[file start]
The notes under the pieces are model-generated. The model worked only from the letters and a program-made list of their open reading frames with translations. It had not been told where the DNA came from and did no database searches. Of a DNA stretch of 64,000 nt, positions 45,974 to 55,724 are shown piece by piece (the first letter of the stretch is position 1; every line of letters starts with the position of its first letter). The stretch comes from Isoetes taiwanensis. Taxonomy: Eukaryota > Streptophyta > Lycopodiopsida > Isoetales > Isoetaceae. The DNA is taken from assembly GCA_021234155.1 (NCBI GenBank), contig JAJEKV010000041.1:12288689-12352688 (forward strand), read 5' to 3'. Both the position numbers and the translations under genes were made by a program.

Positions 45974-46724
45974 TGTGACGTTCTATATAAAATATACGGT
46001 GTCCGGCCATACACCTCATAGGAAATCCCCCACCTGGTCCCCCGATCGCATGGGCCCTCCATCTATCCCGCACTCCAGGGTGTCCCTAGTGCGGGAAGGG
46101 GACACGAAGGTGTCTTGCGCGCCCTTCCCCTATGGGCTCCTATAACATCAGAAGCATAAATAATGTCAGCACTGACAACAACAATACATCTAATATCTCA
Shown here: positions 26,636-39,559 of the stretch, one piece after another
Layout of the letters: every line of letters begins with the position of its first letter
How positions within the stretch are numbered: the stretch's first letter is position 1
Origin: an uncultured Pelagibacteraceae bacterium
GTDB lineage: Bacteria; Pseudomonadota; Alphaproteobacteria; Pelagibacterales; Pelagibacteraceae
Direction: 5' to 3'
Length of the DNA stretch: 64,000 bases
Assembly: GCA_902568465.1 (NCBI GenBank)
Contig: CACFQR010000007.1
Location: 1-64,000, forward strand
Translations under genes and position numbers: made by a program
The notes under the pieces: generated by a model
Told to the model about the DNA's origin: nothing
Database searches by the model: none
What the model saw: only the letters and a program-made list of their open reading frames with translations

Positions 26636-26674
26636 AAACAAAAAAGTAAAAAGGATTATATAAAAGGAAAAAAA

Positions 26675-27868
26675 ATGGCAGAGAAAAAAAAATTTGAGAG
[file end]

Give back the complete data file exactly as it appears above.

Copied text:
The notes under the pieces are model-generated. The model worked only from the letters and a program-made list of their open reading frames with translations. It had not been told where the DNA came from and did no database searches. Of a DNA stretch of 64,000 nt, positions 45,974 to 55,724 are shown piece by piece (the first letter of the stretch is position 1; every line of letters starts with the position of its first letter). The stretch comes from Isoetes taiwanensis. Taxonomy: Eukaryota > Streptophyta > Lycopodiopsida > Isoetales > Isoetaceae. The DNA is taken from assembly GCA_021234155.1 (NCBI GenBank), contig JAJEKV010000041.1:12288689-12352688 (forward strand), read 5' to 3'. Both the position numbers and the translations under genes were made by a program.

Positions 45974-46724
45974 TGTGACGTTCTATATAAAATATACGGT
46001 GTCCGGCCATACACCTCATAGGAAATCCCCCACCTGGTCCCCCGATCGCATGGGCCCTCCATCTATCCCGCACTCCAGGGTGTCCCTAGTGCGGGAAGGG
46101 GACACGAAGGTGTCTTGCGCGCCCTTCCCCTATGGGCTCCTATAACATCAGAAGCATAAATAATGTCAGCACTGACAACAACAATACATCTAATATCTCA
Shown here: positions 26,636-39,559 of the stretch, one piece after another
Layout of the letters: every line of letters begins with the position of its first letter
How positions within the stretch are numbered: the stretch's first letter is position 1
Origin: an uncultured Pelagibacteraceae bacterium
GTDB lineage: Bacteria; Pseudomonadota; Alphaproteobacteria; Pelagibacterales; Pelagibacteraceae
Direction: 5' to 3'
Length of the DNA stretch: 64,000 bases
Assembly: GCA_902568465.1 (NCBI GenBank)
Contig: CACFQR010000007.1
Location: 1-64,000, forward strand
Translations under genes and position numbers: made by a program
The notes under the pieces: generated by a model
Told to the model about the DNA's origin: nothing
Database searches by the model: none
What the model saw: only the letters and a program-made list of their open reading frames with translations

Positions 26636-26674
26636 AAACAAAAAAGTAAAAAGGATTATATAAAAGGAAAAAAA

Positions 26675-27868
26675 ATGGCAGAGAAAAAAAAATTTGAGAG